administrative remedies as are available are exhausted.” See 42 U.S.C. § 1997e(a).
“There is no question that exhaustion is mandatory under the PLRA and that unexhausted
claims cannot be brought in court.” Jones v. Bock, 549 U.S. 199, 211 (2007).
Exhaustion is intended to give “prison officials an opportunity to resolve disputes
concerning the exercise of their responsibilities before being haled into court.” Id. at 204.
Memorandum Decision – page 3
By its plain terms, however, the PLRA requires prisoners to exhaust only those avenues
of relief that are “available” to them. See 42 U.S.C. § 1997e(a).
A defendant bears the burden of proving failure to exhaust. See Brown v. Valoff,
422 F.3d 926, 936 (9th Cir. 2005). If the defendant does so, “the burden shifts to the
plaintiff to show that the administrative remedies were unavailable.” Albino, 697 F.3d at
1031. Confusing or contradictory information given to a prisoner “informs [the]
determination of whether relief was, as a practical matter, ‘available.’” Brown, 422 F.3d
at 937. Administrative remedies are deemed unavailable if the prisoner shows the
required procedural steps were “not known and unknowable with reasonable effort.”
Albino, 697 F.3d at 1037. It is not enough that the prisoner was subjectively unaware of
the proper administrative procedures; exhaustion may be excused only if that lack of
awareness was also “objectively reasonable.” Id. at 1038.
Here, the IDOC has set up a three-step process for inmates to pursue grievances
concerning their treatment at the jail. The inmate with a concern is required to seek an
informal resolution of the matter by completing an Offender Concern Form (OCF),
addressed to the staff member most directly involved with the inmate’s issue. See
Verhage Affidavit (Dkt. No. 34-13) at ¶ 4. If the OCF does not resolve the matter, the
inmate must file a grievance form within 30 days of the incident giving rise to the
grievance. Id. at ¶ 6. Finally, IDOC’s decision on the grievance may be appealed. Id. at
¶ 12. Upon proper completion of all 3 steps, the inmate’s grievance process is complete.
Id. at ¶ 14.
Memorandum Decision – page 4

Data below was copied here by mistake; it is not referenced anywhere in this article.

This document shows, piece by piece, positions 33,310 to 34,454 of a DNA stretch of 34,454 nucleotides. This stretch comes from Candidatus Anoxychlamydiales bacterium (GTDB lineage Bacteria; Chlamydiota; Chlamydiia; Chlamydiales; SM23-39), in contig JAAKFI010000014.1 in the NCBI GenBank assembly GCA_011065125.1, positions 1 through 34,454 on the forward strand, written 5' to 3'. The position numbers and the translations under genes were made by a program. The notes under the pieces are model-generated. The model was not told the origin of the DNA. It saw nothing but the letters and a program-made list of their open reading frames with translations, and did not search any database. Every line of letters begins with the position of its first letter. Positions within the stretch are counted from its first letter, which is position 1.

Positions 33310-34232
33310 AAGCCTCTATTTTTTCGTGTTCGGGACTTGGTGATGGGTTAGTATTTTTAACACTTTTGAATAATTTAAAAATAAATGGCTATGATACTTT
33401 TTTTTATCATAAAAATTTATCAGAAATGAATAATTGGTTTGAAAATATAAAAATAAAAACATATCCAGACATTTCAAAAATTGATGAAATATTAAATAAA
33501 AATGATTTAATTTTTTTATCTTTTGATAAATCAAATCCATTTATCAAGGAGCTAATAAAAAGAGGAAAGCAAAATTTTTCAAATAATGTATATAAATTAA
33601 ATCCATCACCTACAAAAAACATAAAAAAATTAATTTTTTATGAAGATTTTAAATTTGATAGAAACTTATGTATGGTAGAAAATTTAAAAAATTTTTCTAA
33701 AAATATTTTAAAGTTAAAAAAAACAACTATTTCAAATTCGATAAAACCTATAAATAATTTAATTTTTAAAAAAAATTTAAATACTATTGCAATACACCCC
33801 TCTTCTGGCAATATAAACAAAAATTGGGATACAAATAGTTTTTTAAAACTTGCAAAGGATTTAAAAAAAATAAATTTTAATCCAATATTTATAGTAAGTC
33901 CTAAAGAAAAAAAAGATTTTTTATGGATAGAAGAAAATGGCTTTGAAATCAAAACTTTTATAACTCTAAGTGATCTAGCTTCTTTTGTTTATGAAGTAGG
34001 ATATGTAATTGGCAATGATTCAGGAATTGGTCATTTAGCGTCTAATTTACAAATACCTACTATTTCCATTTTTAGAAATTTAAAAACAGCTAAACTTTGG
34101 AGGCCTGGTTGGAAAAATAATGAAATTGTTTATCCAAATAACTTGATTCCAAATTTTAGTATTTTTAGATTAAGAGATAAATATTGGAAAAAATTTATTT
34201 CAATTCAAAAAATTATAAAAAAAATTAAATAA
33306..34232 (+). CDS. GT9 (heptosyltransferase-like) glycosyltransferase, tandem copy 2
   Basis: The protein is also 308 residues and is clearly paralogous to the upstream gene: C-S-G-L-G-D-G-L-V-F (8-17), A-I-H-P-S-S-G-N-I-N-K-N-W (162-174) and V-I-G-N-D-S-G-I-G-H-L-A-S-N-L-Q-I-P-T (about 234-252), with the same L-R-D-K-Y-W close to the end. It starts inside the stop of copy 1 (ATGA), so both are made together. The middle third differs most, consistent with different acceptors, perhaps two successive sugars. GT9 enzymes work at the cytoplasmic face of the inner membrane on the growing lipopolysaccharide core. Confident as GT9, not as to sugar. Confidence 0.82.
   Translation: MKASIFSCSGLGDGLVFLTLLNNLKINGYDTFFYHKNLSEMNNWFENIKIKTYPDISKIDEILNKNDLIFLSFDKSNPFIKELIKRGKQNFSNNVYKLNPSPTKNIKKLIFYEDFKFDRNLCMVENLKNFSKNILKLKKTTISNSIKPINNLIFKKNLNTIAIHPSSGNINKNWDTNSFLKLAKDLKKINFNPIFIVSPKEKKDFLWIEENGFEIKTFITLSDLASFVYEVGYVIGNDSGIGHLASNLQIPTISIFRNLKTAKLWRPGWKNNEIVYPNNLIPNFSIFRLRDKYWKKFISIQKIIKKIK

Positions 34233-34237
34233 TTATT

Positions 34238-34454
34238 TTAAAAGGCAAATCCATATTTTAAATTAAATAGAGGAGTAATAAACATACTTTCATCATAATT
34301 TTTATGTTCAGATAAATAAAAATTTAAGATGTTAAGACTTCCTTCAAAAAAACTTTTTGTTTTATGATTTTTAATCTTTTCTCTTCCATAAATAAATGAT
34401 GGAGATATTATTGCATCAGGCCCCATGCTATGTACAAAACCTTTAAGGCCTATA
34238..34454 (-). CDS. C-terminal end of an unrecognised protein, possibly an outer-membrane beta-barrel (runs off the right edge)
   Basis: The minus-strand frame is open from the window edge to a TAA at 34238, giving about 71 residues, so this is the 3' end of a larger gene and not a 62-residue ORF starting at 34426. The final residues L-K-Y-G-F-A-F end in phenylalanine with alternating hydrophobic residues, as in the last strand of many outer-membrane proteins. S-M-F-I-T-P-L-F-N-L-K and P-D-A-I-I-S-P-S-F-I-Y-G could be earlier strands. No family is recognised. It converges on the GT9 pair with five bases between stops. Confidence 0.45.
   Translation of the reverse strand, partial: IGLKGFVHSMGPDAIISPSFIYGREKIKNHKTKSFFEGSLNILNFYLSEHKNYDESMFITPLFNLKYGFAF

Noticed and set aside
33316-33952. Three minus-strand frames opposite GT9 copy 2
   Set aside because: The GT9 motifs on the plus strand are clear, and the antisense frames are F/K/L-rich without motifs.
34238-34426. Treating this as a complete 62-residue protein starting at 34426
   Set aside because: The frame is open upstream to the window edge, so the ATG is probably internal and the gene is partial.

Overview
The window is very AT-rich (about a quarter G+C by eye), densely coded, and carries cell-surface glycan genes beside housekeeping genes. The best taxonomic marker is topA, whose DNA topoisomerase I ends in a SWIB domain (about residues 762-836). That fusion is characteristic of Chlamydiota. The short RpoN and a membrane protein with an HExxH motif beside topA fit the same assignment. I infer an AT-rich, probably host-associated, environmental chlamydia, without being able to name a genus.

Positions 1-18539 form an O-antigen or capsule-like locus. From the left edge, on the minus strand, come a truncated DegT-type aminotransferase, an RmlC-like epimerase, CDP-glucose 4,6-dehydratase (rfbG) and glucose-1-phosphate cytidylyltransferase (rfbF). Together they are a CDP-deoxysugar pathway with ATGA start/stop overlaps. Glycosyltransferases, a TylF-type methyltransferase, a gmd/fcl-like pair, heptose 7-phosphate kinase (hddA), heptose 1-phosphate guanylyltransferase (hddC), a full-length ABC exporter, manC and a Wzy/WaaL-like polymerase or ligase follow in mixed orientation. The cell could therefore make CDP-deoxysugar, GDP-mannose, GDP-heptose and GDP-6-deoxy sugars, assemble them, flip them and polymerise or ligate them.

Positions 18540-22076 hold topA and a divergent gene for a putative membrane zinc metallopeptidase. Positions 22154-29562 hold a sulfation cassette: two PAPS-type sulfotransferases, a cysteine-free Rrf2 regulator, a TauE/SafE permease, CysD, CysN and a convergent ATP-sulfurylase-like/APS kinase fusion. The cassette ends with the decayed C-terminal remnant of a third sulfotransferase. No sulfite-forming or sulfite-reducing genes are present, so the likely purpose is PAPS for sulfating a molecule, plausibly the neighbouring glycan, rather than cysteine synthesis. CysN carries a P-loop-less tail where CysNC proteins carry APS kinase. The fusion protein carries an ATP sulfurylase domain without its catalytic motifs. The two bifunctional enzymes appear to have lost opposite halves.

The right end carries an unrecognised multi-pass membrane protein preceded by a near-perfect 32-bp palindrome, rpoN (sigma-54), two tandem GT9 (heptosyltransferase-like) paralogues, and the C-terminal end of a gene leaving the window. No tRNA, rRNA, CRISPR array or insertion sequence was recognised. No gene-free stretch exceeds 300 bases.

In this lawsuit, Daniels seeks monetary compensation for the injuries to his hand
suffered in the assault on November 10, 2014. The record contains the grievances filed
by Daniels, and those grievances never mention the alleged assault on November 10,
2014. See Exhibit C (Dkt. No. 34-15). Daniels also alleges he was assaulted about three
weeks prior to the November 10, 2014, assault, see Daniels Deposition (Dkt. No. 34-12)
at p. 54, but that earlier assault is not mentioned in any of his grievances. See Exhibit C,
Daniels also failed to file any grievance when he was moved to the D-2 tier on
September of 2014, despite knowing immediately that it housed AK members. See
Daniels Deposition, supra, at p. 48 (stating that he knew this was an AK unit “around a
half hour after I was in the cell and housed and stuff”). He did not file any grievance
complaining that he was housed with AK members and was in personal danger because
of his prior affiliation with that gang until December 23, 2014, long after the assault on
November 10, 2014. See Exhibit C, supra. His failure to immediately complain is
explained in his deposition testimony. When asked in his deposition if he was
“concerned for his safety” when he was moved to the D-2 tier knowing it contained AK
members, he responded, “Not really.” See Daniels Deposition, supra, at p. 50.
Daniels seeks compensation for injuries to his hand sustained on November 10,
2014. He has never submitted any grievance concerning that assault to give the IDOC
the opportunity to address it as part of the administrative dispute resolution process. The
IDOC’s process is simple and easy to understand. This is just the sort of grievance
Memorandum Decision – page 5
process that must be exhausted pursuant to the PLRA. The failure to exhaust is fatal to
Daniels’ lawsuit, and hence the Court will grant the motion for summary judgment.
IT IS ORDERED:
1. Defendant’s Motion for Summary Judgment (Dkt. 34) is
GRANTED, and the Plaintiff’s Complaint dismissed with prejudice.
2. The Court will issue a separate Judgment as required by Rule 58(a).
DATED: March 3, 2017
B. Lynn Winmill
United States District Court
Memorandum Decision – page 6